Designing Your Own Leaflet

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11 Important Things to Remember

Leaflets are one of the most popular and effective ways to promote your business or product. But designing your own leaflet can be a daunting experience. You may feel overwhelmed by the amount of things that you need to remember to include.

In fact, if your leaflet looks unprofessional or contains mistakes, it can actually reduce your chances of boosting business, and may damage your brand image.

But following these simple steps for designing a leaflet can help to ensure that you produce that looks great and promotes your business well...

1) Leaflet Audience
One of the most important considerations when designing a leaflet is the target audience. The aim of the leaflet is to appeal to the people that will read or look at it, so think about the gender and age of the audience. It might pay to do some market research into the target demographic, as this can help to provide useful information into the things that these people are likely to be influenced by. It is important that your leaflet appeals to your target audience without losing your corporate identity.

2) Leaflet Design
The design and layout of the leaflet depends on a number of factors, and is closely linked to the audience. For example, if the target audience are younger people, a modern design may be more appropriate as it would be more likely to appeal to that demographic.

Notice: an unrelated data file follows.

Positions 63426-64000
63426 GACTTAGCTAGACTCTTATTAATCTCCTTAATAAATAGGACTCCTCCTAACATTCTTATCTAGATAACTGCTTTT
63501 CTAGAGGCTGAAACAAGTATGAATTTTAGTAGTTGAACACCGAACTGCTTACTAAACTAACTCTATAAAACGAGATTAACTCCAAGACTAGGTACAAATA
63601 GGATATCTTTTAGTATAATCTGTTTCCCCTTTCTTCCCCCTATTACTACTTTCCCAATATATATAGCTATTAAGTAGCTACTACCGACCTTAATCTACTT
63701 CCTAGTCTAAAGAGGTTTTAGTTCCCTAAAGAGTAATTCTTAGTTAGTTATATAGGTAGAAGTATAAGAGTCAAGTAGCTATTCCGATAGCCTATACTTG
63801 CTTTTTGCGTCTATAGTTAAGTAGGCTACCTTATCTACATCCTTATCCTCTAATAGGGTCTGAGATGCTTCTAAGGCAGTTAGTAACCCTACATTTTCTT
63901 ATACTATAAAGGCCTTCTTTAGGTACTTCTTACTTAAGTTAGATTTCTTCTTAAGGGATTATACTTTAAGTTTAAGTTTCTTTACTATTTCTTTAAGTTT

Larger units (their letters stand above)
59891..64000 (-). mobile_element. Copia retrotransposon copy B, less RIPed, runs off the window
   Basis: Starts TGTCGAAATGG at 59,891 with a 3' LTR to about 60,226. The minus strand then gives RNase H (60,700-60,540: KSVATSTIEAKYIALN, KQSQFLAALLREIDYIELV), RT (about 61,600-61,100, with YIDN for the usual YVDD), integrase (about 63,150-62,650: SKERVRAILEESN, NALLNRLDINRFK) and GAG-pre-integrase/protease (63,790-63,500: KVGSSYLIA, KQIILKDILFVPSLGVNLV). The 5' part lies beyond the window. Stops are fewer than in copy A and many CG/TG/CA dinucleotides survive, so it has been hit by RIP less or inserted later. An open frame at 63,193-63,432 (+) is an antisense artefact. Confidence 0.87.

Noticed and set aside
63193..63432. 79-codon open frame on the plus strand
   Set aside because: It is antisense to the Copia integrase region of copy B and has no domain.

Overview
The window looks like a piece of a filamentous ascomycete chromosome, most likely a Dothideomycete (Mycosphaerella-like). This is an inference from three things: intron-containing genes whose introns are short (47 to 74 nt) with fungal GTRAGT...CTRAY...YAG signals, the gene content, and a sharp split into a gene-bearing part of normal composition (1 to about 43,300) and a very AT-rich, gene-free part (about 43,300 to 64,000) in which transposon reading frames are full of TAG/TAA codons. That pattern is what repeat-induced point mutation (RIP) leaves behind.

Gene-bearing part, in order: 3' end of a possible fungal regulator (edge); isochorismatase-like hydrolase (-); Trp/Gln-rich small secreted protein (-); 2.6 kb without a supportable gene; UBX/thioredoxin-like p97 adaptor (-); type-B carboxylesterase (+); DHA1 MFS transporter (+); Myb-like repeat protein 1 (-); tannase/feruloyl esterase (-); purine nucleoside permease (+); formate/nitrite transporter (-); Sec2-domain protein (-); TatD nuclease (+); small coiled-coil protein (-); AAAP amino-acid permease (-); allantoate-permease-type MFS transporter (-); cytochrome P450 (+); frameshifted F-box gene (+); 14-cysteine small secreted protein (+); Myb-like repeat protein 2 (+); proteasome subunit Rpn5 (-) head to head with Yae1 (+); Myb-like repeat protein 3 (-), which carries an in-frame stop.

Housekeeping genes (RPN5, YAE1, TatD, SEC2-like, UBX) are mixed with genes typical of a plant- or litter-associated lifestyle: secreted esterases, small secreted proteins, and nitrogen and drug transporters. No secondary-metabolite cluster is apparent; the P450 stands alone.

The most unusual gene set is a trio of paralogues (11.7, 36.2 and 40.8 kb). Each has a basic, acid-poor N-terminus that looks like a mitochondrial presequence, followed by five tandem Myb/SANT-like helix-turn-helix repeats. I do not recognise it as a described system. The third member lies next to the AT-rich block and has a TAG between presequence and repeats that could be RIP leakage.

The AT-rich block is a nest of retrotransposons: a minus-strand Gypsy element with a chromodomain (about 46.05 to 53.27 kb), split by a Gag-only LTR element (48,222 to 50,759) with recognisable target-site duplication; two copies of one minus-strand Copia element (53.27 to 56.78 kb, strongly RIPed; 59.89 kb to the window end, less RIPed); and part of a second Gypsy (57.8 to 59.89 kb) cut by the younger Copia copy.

Remember to also include your logo on the leaflet so that the information can be associated with your brand. Another important leaflet design consideration is the layout of the information; if the leaflet folds then you need to ensure that the text and images are easily readable and not lost in the folds.

3) Colour
Closely connected to the leaflet design is the use of colour. You will probably want to use colour in a way that promotes your brand identity, but that also captures the reader's attention. Bright colours are especially useful for attracting a wandering eye. But be careful not to go too over the top, an excessively bright or garish colour scheme can actually put people off.

4) Leaflet Images
Images can be a great way to attract attention and to sell your product. But a poor quality image can look unprofessional. Even if they look fine on your computer screen, low resolution images can look blurred or pixelated once printed. Make sure that you provide high resolution images for your leaflet; aim for 300dpi (dots per inch). Your printer's website will usually provide their dpi requirements on their website.

Remember also to keep images in perspective when resizing, as stretched images will look unprofessional when printed.

5) Purpose of the Leaflet
The purpose of a leaflet has a large bearing on the content and design. The tone and layout will reflect what you want people to do with the leaflet; do you want them to buy a product, attend an event or visit your store? In order to encourage interaction, you may wish to add an incentive, such as “limited stock, hurry!” or “limited time only”.

6) Effectiveness
The success of your leaflet will be a good indicator of the efforts that you put in. Good leaflet design and engaging text can really help to increase interest and interaction. If you are selling a product with a limited number of discounts, include this detail in your leaflet to encourage people to act quickly. You should also add small print containing any end dates to the offers that you are advertising.